Back in 2011, reviewers including me gave Techland's "Dead Island" something of a pass. Despite a slew of faults, it was an ambitious game with a massive world for players to roam and was unlike much else on the market. Open-world games are tough to make, and the intense combat against varied hordes of zombie "undead" made the game feel like a synthesis of two more successful titles, Valve Software's "Left 4 Dead" and Gearbox Software's "Borderlands."
"Dead Island" was a decent co-op game and surely, the thinking went, the next one would be better.
Well, the next "Dead Island" is here, sort of, in the form of "Dead Island: Riptide," and it isn't any better.
The $50 "Riptide," priced and marketed as something more than an expansion pack and something less than a true "Dead Island 2," is a frustrating mess.
With "Riptide," which takes the characters from the first game and drops them onto a different, zombie-infested island with one new companion, Techland has created a lifeless, shambling remix of the original "Dead Island." Rather than improve upon what worked in "Dead Island," the studio has apparently spent the past year and a half taking the meat of the first game, porting it over to a new, similar setting and grafting on a handful of new features, at least one of which feels half-broken.
As in "Dead Island," you roam across a large, tropical paradise, fighting off undead as you learn about the origins of the plague, look for a way off the island and fulfill requests from various non-player characters. As you go, you'll customize your character's abilities, plus make upgrades to weapons and craft improvised equipment at various work benches.
At its best, the combat in "Dead Island: Riptide" is visceral and tense. From a programming standpoint, it can feel clunky, but the inelegant, imprecise hand-to-hand battles actually compensate for your foes' brain-dead tactics, achieving a sort of perfectly balanced zen of incompetence.
It's too bad the rest of the experience feels so lifeless. Structurewise, "Riptide" feels a lot like Gearbox's "Borderlands" games, with quest givers and loot sprinkled liberally throughout the game world. Sadly, though, "Riptide" has little of "Borderlands'" oddball humor or over-the-top goofiness. Instead, the game aims for a desperate, even poignant emotional tone it's incapable of hitting.
Like the first "Dead Island," "Riptide" is also a glitchy mess. Before the game even launched, players online were using ridiculous, overpowered machine guns they'd hacked the game to get. (I'll confess to using one that someone dropped in my game to power through the "Riptide's" back stretch.)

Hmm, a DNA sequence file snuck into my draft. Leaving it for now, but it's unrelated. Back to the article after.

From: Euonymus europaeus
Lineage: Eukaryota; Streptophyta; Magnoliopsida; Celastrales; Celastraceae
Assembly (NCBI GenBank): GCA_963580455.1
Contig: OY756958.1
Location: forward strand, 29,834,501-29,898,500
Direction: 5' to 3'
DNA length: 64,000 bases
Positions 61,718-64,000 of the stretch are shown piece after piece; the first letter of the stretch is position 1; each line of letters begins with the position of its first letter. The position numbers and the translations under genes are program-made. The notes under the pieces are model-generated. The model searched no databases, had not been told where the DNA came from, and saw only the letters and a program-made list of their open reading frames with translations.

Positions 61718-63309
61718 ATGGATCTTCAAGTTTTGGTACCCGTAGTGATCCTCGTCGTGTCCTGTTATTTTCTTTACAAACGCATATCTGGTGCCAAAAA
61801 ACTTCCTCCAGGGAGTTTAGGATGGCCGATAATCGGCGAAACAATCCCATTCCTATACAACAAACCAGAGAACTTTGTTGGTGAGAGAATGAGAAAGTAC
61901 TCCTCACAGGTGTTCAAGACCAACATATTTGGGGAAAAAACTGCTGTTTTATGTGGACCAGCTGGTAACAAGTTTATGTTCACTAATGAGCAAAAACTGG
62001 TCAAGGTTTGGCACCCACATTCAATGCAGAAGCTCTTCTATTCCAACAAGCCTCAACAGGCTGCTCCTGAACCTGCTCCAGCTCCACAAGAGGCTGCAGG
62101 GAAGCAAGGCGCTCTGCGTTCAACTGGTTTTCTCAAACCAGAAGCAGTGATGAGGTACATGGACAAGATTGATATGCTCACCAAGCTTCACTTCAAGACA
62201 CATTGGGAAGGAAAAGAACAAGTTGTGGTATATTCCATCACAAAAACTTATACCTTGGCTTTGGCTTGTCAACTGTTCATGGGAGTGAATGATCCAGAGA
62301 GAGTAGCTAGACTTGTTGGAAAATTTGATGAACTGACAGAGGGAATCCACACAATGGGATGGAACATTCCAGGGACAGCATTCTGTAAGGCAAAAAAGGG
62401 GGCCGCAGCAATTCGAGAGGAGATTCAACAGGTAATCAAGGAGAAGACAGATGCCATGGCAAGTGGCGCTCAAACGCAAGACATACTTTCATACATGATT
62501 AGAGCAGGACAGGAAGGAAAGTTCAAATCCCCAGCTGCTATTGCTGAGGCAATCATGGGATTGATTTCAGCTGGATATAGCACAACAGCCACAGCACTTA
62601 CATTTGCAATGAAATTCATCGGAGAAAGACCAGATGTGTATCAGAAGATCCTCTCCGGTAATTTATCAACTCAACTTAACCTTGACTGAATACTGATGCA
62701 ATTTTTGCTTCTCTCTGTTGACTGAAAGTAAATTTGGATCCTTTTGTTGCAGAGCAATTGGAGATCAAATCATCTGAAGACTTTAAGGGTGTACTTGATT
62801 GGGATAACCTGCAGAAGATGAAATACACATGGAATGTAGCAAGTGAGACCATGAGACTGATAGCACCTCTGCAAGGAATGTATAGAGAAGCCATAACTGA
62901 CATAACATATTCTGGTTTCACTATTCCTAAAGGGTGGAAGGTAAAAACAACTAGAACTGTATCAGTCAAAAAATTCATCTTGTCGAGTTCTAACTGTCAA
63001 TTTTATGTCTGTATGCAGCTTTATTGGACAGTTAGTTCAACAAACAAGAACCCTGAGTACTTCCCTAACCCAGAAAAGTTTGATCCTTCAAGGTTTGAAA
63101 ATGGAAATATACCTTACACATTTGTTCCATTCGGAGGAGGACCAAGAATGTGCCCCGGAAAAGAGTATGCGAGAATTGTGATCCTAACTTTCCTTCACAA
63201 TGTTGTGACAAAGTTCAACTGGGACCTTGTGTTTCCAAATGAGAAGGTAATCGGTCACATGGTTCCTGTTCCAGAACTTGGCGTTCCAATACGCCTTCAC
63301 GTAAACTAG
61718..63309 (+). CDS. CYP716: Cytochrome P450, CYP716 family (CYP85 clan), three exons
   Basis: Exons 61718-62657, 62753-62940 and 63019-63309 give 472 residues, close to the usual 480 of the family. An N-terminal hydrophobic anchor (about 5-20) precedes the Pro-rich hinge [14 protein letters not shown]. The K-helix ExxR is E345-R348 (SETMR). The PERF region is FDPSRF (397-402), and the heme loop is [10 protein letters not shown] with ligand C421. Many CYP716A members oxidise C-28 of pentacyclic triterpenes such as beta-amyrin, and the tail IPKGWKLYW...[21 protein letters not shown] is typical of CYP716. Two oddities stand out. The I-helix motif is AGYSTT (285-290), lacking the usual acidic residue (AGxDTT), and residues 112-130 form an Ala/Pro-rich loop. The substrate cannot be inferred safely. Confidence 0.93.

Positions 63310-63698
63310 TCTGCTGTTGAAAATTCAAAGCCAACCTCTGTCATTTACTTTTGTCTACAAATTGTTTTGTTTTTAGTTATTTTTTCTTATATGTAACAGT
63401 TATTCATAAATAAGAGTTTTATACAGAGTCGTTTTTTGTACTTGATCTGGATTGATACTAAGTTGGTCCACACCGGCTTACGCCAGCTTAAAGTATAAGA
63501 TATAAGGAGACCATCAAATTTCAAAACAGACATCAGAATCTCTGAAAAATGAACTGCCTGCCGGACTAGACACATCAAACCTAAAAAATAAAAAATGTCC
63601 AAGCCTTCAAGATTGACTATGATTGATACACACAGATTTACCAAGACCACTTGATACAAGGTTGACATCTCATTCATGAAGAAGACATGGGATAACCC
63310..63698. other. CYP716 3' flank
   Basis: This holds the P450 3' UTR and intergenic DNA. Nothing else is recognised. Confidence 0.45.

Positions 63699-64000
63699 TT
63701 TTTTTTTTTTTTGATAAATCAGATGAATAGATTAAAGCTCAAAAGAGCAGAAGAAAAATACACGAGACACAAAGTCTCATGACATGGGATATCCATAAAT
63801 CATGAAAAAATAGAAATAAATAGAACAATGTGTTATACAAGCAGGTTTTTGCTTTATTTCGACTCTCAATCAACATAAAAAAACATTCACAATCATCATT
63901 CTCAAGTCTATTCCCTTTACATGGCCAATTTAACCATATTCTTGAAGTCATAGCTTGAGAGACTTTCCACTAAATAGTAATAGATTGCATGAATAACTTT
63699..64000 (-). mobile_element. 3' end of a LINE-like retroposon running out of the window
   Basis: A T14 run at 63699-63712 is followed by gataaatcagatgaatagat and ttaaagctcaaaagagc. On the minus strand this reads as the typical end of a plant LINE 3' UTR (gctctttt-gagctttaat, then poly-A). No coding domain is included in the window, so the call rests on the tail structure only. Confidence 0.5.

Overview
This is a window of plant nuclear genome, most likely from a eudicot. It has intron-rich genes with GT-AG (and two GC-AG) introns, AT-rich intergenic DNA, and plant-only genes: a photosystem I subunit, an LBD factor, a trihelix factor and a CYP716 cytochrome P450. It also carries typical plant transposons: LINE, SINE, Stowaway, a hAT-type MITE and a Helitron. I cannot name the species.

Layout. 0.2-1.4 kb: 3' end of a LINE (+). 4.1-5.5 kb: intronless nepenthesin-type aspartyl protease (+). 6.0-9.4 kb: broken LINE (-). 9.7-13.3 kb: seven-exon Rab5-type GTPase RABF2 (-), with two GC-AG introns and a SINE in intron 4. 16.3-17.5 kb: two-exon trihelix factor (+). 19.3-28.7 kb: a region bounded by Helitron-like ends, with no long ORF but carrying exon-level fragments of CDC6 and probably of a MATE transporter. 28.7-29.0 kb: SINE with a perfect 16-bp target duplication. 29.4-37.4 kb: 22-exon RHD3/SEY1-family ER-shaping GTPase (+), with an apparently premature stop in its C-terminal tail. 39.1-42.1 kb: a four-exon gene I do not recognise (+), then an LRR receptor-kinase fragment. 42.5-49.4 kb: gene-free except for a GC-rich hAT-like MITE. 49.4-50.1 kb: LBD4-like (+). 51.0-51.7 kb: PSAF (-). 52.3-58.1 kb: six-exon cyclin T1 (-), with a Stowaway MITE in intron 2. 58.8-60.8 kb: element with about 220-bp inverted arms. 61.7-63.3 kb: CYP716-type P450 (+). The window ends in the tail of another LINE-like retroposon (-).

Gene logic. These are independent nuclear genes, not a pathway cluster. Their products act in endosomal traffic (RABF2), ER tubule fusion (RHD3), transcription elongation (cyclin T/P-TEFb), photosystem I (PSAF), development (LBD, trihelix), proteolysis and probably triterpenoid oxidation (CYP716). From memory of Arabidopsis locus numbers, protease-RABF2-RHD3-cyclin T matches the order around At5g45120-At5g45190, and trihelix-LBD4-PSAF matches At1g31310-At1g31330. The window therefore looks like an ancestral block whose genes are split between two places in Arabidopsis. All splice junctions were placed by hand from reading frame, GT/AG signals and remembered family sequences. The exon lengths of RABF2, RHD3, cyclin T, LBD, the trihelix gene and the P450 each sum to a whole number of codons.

One of "Riptide's" new features, boats used to navigate the island's numerous lagoons, is a great idea, but it's beset by technical issues.
I encountered one such issue early in the game, when I was tasked with finding a boat to advance the plot line. I spent about 45 minutes carefully canvassing the green area highlighted on my mini-map, looking for any kind of boat, but nothing turned up. Eventually, I discovered that when I stood in one specific spot on one specific pier looking out into the water, a button prompt appeared. When I pressed "X," my character commented that she'd found the boat, but that it needed an engine.
That's right, I spent close to an hour searching for an invisible boat. With visions of my character skimming across the water in a sitting position, like Wonder Woman in her invisible jet, I went off and found the boat's engine. When I returned, though, the icon representing the part of the invisible boat onto which I was supposed to install the engine was moving all over the screen. After 10 minutes of trial and error, I was able to place the engine into the invisible boat, at which point, all signs of the boat and the engine vanished.
Luckily, I did not have to start the game over. I was able to walk to an adjacent area and grab a perfectly functional boat from a marina. But the point remains: If I hadn't felt obligated to soldier through the hunt for the invisible boat so that I could finish the game and write this review, I probably would have put down "Riptide" and never returned.
The trouble with video game bugs is that they're like bugs in your home. When you see one, you get neurotic and imagine hundreds more lurking out of sight, ready to ruin your game.
For the rest of my "Riptide" playthrough following the invisible-boat episode, nagging doubts about the game's creators burbled to the surface
every time I was tasked with searching an area for an item and did not immediately find it. Was I missing something, or was I criss-crossing the map looking for something that wasn't there?
Like its predecessor, "Riptide" has a solid enough foundation that Techland may yet have a truly great "Dead Island" game up its sleeve. But "Riptide" isn't that game.
"Dead Island: Riptide," rated M, costs $50 for the PC, Xbox 360 and PlayStation 3. For this review, I played a review copy provided by the publisher. I sampled online co-op play with a coworker who also had a publisher-provided copy, and also played online with members of the general public, pre- and post-launch.
You can reach Eric Wittmershaus at 521-5433
pressdemocrat.com. Follow at twitter.com/gamewit.